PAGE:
Tiny Chinese mechanical birds are called automata. The mechanical bird sings. Is the ability to produce a song a category of the real? The mechanical bird tilts its head, it might click its wings or it might produce a vibration to imply the movement of a hummingbird. We know that the hummingbird vibrates as a result of the speed of its wings. The automaton vibrates to imply the movement of wings. We are struck by the speed at which the wings move. We watch the hummingbird hover as it draws nectar from a flower. The flower is real insofar as it produces nectar, but when the pistil becomes dry, the flower is no longer real as it no longer contains a category that makes it real to the hummingbird. The automaton does not want nectar, and we are struck by the way it vibrates across the table and by the speed of its mechanism, and it must be watched so that it does not fall on the floor. On the table is a vase with a yellow flower. The automaton vibrates past it and we notice how both cast a shadow. Is a shadow a category of the real? The mechanical bird falls off the table. Is falling a category of the real?
A tiny Chinese mechanical bird is called an automaton. A computer program that generates a self-sustaining program is called a cellular automaton. It produces a result that in other forms we would call life. Is life a category of the real? The java applet mimics conditions that are necessary to understanding natural occurrences of rules that we might possibly distill all of nature into a small set of calculable systems. Are calculable systems a category of the real?
A tiny Chinese mechanical bird is not a simulacrum. It is an automaton. It automatically produces categories of the real. The precise mechanism inside the tiny shell is a remarkable system of gears and jewels that produces a response we call automatic insofar as it is without interference, except that we may have to wind it. A bird is not lost to the automaton. Nothing in nature is taken away. Nothing is subsumed. The automaton must follow the laws of nature. It is a victim of the very same things as all birds. It will eventually stop. It will rust and its metal will corrode and their molecular structure will break down. The automaton emphasizes the real by its mimicry. The simulacrum strips the real of its integrity so that the original becomes an automaton. The automaton insists on the real. It is driven by the real and it is made possible by the real.
A tiny Chinese mechanical bird is not stucco, the single substance that reduces the real into mere decoration. Stucco makes the production of nature not only possible, but it masks the original by making it into a cast. And the original, already one step removed from the form, is now lost under the weight of the stucco. The stucco is not an appearance - as is the original - of the form. It is a copy. It is more than one more step removed. It completely subverts the original, because the original is no longer really needed. But it does have one thing that the true simulacrum does not: nostalgia for the original. The automaton is not nostalgic. It is possibly bourgeois, but it contains no sentiment. It may one day be sentimental, and we may remember the way it vibrated off the table with nostalgia. Stucco needs the real so that it might be cast. The automaton needs the real so that it might mimic.1 The automaton is not decorative. It is beautiful. And we are amazed by it. We may even covet it.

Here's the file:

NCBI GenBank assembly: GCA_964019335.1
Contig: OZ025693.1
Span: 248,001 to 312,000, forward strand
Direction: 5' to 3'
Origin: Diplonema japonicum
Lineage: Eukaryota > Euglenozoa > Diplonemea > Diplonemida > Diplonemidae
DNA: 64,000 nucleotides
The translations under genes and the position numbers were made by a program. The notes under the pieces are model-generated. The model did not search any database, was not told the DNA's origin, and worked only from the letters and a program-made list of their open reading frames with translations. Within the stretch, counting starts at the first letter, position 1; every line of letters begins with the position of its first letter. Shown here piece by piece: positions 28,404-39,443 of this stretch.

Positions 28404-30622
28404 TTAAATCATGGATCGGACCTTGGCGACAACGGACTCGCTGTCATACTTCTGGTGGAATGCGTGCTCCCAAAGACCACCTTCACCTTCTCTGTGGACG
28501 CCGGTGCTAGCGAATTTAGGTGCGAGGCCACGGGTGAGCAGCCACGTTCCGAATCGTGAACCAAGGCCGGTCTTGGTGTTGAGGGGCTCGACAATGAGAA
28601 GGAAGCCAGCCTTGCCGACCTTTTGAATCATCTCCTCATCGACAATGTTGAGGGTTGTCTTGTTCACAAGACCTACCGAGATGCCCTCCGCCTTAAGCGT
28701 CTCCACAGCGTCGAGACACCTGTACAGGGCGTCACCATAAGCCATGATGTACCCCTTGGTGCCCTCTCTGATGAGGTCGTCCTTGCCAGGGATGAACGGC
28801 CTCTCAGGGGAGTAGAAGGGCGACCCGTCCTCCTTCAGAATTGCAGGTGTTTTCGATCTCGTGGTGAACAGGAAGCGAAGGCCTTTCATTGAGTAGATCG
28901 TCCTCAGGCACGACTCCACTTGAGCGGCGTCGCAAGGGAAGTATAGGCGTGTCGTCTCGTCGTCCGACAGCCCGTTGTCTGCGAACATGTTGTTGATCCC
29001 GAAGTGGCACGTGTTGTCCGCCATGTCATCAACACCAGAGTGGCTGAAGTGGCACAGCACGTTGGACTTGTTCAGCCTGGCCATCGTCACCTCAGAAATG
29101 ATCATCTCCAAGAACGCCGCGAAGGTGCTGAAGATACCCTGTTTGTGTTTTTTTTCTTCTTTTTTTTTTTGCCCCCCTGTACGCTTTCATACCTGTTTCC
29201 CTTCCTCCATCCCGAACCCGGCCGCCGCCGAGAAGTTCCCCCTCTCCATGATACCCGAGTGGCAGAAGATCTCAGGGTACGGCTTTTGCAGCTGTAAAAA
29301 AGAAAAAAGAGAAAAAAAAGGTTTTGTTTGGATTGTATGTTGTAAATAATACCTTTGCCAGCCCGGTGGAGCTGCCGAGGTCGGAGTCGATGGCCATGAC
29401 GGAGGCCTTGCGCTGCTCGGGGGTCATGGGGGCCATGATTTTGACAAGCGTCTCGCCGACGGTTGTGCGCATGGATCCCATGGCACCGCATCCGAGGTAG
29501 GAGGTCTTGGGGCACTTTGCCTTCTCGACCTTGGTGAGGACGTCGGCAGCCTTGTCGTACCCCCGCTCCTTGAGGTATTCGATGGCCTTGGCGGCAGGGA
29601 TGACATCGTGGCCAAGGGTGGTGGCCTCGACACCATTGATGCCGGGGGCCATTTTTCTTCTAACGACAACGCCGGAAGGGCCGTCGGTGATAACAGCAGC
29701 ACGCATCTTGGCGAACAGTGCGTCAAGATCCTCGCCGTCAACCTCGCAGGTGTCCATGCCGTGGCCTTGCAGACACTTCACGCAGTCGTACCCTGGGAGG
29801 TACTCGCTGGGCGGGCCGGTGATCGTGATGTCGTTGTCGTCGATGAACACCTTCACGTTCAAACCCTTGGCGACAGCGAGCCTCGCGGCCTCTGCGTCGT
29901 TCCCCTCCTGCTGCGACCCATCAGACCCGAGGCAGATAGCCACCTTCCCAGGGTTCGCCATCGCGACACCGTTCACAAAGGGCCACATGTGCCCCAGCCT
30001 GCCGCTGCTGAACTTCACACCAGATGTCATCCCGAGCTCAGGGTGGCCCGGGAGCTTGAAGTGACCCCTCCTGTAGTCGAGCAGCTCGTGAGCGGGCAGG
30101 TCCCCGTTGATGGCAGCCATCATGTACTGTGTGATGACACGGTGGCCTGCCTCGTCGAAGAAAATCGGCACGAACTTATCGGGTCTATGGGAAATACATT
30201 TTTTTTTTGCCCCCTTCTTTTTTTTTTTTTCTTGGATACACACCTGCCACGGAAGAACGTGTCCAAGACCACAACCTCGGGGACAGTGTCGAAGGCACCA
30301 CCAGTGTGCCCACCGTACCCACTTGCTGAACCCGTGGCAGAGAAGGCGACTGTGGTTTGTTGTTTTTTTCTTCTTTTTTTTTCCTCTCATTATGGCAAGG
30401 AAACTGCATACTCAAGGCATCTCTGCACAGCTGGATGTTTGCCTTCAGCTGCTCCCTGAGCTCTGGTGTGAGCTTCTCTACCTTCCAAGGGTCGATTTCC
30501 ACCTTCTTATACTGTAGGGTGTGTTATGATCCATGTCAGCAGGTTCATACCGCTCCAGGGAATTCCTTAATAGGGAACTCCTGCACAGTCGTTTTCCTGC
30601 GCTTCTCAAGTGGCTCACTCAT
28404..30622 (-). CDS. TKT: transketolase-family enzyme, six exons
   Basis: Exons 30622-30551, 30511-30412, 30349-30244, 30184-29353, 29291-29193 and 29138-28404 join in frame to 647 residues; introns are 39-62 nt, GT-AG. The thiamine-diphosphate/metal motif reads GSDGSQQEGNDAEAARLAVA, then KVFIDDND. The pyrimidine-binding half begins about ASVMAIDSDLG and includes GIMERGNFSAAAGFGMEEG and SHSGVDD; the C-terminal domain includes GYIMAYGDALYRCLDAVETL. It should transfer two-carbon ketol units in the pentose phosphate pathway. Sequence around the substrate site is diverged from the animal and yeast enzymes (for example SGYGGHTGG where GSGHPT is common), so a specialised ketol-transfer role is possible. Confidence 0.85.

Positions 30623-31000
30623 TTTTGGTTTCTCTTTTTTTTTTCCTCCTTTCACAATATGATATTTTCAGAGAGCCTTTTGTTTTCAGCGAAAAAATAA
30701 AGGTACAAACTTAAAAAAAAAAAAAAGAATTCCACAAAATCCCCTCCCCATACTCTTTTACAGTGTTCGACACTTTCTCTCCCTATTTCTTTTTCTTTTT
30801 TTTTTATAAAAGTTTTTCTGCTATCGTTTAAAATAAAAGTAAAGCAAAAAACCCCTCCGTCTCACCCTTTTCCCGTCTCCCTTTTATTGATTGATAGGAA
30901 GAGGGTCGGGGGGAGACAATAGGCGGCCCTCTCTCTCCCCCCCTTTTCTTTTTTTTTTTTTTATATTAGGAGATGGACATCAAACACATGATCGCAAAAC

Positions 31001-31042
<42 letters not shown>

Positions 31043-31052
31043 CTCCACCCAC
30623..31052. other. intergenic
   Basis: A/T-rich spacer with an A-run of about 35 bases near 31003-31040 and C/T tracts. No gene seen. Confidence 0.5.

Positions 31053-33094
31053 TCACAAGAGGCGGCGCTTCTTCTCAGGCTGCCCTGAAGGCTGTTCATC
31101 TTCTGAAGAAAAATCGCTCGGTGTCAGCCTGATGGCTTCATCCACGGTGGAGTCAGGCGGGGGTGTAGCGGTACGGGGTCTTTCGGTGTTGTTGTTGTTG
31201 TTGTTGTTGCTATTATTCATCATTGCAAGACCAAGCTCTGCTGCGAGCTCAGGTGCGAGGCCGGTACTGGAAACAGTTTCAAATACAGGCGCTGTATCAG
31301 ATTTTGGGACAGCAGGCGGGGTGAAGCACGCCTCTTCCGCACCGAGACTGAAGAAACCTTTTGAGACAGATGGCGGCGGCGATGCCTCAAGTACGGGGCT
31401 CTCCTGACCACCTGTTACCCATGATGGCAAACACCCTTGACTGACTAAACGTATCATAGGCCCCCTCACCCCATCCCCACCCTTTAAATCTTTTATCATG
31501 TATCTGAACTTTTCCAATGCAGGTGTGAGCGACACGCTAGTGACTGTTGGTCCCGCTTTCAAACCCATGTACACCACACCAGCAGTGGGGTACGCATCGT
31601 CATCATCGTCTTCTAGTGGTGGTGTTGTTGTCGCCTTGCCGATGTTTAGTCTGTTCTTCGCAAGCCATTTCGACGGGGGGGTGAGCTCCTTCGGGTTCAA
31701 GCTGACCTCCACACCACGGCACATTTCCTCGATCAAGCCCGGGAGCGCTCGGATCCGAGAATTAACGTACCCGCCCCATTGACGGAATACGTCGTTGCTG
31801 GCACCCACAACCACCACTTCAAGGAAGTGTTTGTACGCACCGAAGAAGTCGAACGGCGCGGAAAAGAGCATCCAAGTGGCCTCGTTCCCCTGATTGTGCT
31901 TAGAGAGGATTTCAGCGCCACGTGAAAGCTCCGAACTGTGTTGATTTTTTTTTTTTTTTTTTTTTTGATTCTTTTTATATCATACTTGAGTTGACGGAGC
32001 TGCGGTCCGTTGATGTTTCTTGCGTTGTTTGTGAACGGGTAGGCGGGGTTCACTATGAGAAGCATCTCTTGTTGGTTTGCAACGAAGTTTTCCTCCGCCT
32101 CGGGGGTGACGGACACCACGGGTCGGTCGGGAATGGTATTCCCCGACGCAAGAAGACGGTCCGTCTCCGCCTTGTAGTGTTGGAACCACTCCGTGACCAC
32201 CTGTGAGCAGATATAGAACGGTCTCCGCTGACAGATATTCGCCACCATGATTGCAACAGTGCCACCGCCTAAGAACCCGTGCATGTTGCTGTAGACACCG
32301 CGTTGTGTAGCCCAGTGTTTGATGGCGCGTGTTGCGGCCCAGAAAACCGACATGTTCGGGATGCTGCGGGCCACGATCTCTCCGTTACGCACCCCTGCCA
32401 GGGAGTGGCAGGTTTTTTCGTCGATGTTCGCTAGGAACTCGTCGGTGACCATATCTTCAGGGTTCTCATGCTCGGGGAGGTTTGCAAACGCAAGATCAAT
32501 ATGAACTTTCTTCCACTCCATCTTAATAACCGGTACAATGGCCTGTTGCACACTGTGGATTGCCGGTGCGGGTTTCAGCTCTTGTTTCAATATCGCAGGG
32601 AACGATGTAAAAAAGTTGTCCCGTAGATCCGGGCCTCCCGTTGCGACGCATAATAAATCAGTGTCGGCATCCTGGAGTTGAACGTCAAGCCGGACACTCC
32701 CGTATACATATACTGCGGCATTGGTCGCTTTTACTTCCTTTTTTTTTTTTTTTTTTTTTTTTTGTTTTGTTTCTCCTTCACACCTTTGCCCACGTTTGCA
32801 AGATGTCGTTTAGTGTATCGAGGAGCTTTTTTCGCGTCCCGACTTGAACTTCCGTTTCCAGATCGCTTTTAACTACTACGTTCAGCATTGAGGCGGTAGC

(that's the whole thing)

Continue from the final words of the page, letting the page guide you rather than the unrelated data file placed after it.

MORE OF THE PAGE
Cellular automata are artificial life forms. They generate and die. They vibrate, and we are amazed. They do not seek to destroy the original, but to mimic so that there can be understanding. They do not replace. They are tiny mechanical birds. They are not stucco. "Cellular Automata are discrete space time/ logical universes." Like tiny Chinese mechanical birds, cellular automata are either on or off. They need to be wound.
I hold a tiny mechanical bird in my hand and I wind it with a small silver key that is placed into a hole on the side of the bird. As I turn the key the bird begins to vibrate. I must hold its wings together while I wind so that it does not wind down while I am winding it up. This tension is immanent. It belongs to the real because of its immanence. A simulacrum is transcendent as it seeks to transcend the real. It is religious. It is the icon that reveals itself as beyond the determinable relationship to its original. The automaton exists in the same space as the real bird. I do not watch the automaton to understand the bird. But I might pray to the simulacrum to try and understand the real. The latter is false. It is sacrilege.
Tiny Chinese mechanical birds are called automata. Cellular automata are artificial life forms. Simulacra made of stucco are not automata even though a response to them might be automatic. Automata capture the real and let it go, like a small bird caught in your hand. Production is necessary. We may even produce ourselves. We may even watch as there are no more birds, but tiny mechanical ones kept under jars or in wonder chambers. Clones are simulacra. God is in the mechanical. The simulacrum is in the chemistry.
See Jean Baudrillard, Symbolic Exchange and Death, trans Ian Hamilton
Grant (London: Sage Publications, 1993).
Peter Bebergal is a freelance writer living in Cambridge, MA. He is currently at work co-editing a reader on the intersection of religion and popular culture. Peter is also a collector of American detritus from the '40s and '50s.